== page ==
Johns Hopkins University Applied Physics Laboratory Reviews | Glassdoor

Johns Hopkins University Applied Physics Laboratory Reviews

Updated September 15, 2017
275 reviews

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4.3
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Johns Hopkins University Applied Physics Laboratory Director Dr. Ralph Semmel
Dr. Ralph Semmel
137 Ratings

275 Employee Reviews

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Pros
  • Work life balance is impressive compared to other companies (in 25 reviews)

  • Great benefits - flexible hours - good staff resources (in 25 reviews)

Cons
  • Matrix organization can be difficult to create a vertical career path (in 8 reviews)

  • At least in AMDS the line management tries to focus on project management tasks more than they should and doesn't spend enough time focusing on staff (in 6 reviews)

More Pros and Cons

  1. Featured Review

    Helpful (1)

    "Great Organization!"

    StarStarStarStarStar
    • Work/Life Balance
    • Culture & Values
    • Career Opportunities
    • Comp & Benefits
    • Senior Management
    Current Employee - Senior Staff II in Laurel, MD
    Current Employee - Senior Staff II in Laurel, MD
    Recommends
    Positive Outlook
    Approves of CEO

    I have been working at Johns Hopkins University Applied Physics Laboratory full-time (More than 10 years)

    Pros

    I have been with four organizations in my professional career since college and this is by far the best. In addition to great programs, diversity and inclusion are highly valued; in fact, many of the top executives are now women including half the sector heads. Innovation is highly valued and the director has put in place a number of initiatives that are really exciting and forward leaning.

    Cons

    Middle management can be overly cautious at times.

    Advice to Management

    Keep up the push on innovation and inclusion. I have seen an amazing transformation of the Lab in the past several years, and the future looks bright.


  2. "Great benefits, bright people, comfortable place to work"

    StarStarStarStarStar
    • Work/Life Balance
    • Career Opportunities
    • Comp & Benefits
    • Senior Management
    Former Employee - Anonymous Employee in Laurel, MD
    Former Employee - Anonymous Employee in Laurel, MD
    Recommends

    Pros

    The management is very well educated on how to manage engineers. They dont hound you and understand the need for quiet time to do analysis. Great place to work, has a cafeteria so you don't have to bring a lunch or go out, and great benefits.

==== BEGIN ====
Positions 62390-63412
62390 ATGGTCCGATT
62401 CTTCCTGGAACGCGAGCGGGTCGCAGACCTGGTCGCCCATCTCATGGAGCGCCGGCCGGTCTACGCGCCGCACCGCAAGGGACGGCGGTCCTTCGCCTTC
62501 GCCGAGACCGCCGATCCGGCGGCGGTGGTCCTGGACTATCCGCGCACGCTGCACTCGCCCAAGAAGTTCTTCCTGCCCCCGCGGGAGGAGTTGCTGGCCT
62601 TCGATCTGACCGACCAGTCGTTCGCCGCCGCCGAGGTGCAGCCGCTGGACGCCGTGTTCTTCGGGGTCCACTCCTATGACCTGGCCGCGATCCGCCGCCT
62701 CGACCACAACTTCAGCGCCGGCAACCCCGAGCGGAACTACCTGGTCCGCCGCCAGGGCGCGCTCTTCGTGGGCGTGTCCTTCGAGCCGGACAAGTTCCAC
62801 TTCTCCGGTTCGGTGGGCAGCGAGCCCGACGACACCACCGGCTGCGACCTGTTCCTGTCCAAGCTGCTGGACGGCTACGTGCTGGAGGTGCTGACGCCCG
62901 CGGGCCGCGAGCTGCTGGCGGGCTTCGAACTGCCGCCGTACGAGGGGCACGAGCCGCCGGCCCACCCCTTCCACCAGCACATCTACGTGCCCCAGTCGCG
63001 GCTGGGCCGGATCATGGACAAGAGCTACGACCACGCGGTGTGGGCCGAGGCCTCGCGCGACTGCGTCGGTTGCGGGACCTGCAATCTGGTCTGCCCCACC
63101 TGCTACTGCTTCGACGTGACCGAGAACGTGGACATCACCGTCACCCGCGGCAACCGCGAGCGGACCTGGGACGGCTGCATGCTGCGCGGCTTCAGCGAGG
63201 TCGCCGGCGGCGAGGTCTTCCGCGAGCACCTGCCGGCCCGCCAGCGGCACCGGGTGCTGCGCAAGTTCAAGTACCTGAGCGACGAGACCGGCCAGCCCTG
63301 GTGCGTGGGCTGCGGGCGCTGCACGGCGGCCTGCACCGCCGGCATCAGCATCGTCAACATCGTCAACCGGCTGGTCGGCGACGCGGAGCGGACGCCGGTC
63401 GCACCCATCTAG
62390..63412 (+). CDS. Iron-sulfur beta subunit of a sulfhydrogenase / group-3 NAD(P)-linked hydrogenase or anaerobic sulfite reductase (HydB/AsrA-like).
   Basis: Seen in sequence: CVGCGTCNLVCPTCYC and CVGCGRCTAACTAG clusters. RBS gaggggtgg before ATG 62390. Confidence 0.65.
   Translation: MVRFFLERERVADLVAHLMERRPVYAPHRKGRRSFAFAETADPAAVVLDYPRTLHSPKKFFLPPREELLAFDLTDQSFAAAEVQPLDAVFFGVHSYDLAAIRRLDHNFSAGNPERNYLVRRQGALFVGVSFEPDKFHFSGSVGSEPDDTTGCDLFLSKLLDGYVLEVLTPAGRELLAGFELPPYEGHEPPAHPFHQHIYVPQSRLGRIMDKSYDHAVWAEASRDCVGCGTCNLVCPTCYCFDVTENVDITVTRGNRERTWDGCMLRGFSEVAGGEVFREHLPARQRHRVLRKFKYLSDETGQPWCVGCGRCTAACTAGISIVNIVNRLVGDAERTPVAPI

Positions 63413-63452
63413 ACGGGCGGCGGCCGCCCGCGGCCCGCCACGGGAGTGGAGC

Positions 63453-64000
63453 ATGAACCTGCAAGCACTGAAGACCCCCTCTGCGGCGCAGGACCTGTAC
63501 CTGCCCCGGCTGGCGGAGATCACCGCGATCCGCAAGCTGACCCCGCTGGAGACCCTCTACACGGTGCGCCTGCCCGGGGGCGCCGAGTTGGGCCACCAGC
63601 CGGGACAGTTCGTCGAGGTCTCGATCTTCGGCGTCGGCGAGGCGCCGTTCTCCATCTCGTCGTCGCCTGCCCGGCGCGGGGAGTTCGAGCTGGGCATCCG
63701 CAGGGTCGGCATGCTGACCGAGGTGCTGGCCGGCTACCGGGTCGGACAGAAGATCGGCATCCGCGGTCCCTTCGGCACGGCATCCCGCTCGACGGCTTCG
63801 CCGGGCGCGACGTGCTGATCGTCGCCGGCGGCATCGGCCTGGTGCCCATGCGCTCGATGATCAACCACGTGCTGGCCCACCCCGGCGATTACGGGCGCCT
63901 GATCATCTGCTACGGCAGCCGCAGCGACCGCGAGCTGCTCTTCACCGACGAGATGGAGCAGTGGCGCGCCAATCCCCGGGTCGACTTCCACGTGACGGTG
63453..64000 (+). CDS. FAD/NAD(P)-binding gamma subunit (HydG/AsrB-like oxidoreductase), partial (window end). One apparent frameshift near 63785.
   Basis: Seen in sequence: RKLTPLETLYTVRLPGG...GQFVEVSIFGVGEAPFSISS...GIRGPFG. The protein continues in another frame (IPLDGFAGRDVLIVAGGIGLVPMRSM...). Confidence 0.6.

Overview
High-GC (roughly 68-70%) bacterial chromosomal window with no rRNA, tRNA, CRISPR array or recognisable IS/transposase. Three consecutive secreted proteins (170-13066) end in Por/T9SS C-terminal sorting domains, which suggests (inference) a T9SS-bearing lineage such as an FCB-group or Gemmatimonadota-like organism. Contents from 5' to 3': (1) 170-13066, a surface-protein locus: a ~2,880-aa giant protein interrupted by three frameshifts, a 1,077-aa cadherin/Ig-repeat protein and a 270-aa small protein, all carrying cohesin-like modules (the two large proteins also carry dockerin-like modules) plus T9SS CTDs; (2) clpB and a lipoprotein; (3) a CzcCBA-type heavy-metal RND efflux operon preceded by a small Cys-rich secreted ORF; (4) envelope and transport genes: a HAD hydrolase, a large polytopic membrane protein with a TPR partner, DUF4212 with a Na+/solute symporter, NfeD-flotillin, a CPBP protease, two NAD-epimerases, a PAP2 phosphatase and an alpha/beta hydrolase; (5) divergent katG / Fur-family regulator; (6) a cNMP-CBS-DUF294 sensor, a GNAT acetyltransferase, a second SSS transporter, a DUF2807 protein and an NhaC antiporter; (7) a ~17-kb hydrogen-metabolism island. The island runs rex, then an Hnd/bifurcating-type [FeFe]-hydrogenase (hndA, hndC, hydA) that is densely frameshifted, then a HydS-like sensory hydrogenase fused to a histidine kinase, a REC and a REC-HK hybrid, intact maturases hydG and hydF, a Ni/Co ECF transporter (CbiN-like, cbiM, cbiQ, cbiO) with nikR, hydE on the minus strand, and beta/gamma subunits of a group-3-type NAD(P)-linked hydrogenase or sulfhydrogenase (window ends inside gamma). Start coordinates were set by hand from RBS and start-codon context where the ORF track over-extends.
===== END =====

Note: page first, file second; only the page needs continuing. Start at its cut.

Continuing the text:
Cons

    Sometimes the work can be dry and theoretical, but that's just the nature of the institution. You tend to feel like you're still in college. At the same time, you know you are working with bright people and no jabronees.

    Advice to Management

    Keep doing what you're doing. Good raises, frequent and organized reviews/feedback. I can't say enough about how well they treat engineers.

  3. Helpful (2)

    "A fantastic place to work, with only some minor issues"

    StarStarStarStarStar
    • Work/Life Balance
    • Career Opportunities
    • Comp & Benefits
    • Senior Management
    Current Employee - Project Manager in Laurel, MD
    Current Employee - Project Manager in Laurel, MD
    Recommends
    Approves of CEO

    Pros

    You have complete choice in an extremely wide range of assignments, most of which is world class cutting edge work. Transferring between groups or even working in several is not discouraged. While actual policies are set at the group level, most groups are very tolerant of individual preferences for start times, schedule, time off, etc., making APL feel like a really easy going place. The corporate feel is in between a university and a large corporate company. Most of the work produced by APL is top notch so you can stand up and give that sales pitch without feeling that you are going to need an auxiliary closet for all of the skeletons. One of the biggest pros of APL is the lack of idiots. You know what I mean, every company has them. They start speaking in a meeting and you start to cringe and squirm in your seat. I have worked for and with a large number of companies, and APL has by far the lowest percentage of incompetence which is quite refreshing. And yet, this doesn't come with the "I'm better than you," attitude that can happen when to many brains are in one place.